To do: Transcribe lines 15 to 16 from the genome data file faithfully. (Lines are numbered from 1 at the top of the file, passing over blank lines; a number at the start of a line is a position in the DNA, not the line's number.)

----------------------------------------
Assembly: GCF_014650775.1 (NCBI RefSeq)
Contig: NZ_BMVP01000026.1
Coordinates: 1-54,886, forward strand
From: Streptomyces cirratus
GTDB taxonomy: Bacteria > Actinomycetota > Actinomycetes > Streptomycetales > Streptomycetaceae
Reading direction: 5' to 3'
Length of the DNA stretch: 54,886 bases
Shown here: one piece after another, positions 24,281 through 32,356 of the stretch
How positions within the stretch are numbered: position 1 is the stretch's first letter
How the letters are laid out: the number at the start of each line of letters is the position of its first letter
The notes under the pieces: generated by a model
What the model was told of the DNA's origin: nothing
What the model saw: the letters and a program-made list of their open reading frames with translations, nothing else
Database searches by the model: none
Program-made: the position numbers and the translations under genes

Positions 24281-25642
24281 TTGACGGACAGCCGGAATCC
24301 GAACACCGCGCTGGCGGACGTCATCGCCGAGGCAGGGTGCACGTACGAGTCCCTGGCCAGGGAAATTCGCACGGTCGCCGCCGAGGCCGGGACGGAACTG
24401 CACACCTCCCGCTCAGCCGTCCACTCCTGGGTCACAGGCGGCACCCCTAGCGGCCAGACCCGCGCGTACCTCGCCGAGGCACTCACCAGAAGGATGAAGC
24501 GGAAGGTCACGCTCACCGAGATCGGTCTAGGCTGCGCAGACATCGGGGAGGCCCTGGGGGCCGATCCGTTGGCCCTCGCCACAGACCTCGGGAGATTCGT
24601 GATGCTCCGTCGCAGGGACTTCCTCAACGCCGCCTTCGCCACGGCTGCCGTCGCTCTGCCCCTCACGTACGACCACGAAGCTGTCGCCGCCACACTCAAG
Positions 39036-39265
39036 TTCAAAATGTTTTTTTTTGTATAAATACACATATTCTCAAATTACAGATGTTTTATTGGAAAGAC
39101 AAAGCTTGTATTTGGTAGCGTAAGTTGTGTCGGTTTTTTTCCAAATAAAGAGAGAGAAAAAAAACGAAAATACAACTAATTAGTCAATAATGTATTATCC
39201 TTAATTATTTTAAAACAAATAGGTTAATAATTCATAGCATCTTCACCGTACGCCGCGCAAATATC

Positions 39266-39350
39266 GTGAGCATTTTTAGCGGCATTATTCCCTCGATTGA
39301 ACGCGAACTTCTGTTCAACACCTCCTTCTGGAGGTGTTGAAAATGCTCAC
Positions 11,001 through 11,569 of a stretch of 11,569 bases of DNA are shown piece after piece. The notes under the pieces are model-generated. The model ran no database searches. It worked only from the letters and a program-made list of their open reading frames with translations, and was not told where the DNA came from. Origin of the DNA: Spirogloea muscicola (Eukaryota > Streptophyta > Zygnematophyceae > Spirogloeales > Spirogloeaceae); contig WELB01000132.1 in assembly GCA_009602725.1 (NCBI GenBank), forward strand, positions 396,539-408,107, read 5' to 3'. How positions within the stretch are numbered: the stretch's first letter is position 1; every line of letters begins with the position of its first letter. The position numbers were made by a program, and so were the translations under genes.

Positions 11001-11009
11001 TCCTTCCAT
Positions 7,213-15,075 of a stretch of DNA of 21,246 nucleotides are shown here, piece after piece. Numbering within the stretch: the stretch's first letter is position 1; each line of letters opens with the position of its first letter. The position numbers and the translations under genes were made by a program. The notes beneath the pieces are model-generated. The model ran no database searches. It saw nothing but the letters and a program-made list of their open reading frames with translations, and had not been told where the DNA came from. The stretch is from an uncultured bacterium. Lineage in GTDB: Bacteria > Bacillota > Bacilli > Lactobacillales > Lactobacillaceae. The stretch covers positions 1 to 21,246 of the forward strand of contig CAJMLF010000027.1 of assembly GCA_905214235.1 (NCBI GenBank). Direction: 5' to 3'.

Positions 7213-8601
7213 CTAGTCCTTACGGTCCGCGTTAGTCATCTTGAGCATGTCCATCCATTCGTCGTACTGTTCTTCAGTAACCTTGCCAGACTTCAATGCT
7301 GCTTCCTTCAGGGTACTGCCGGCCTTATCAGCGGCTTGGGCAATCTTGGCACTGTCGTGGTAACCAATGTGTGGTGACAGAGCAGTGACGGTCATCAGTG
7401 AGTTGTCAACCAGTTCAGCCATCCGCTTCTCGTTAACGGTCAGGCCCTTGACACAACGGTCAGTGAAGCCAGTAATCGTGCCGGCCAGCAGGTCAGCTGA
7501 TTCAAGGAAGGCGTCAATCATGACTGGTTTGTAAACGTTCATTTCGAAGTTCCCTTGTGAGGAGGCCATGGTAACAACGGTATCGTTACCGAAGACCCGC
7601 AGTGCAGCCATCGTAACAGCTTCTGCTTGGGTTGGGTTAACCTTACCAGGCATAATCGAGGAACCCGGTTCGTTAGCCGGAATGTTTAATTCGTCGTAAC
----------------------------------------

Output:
Program-made: the position numbers and the translations under genes

Positions 24281-25642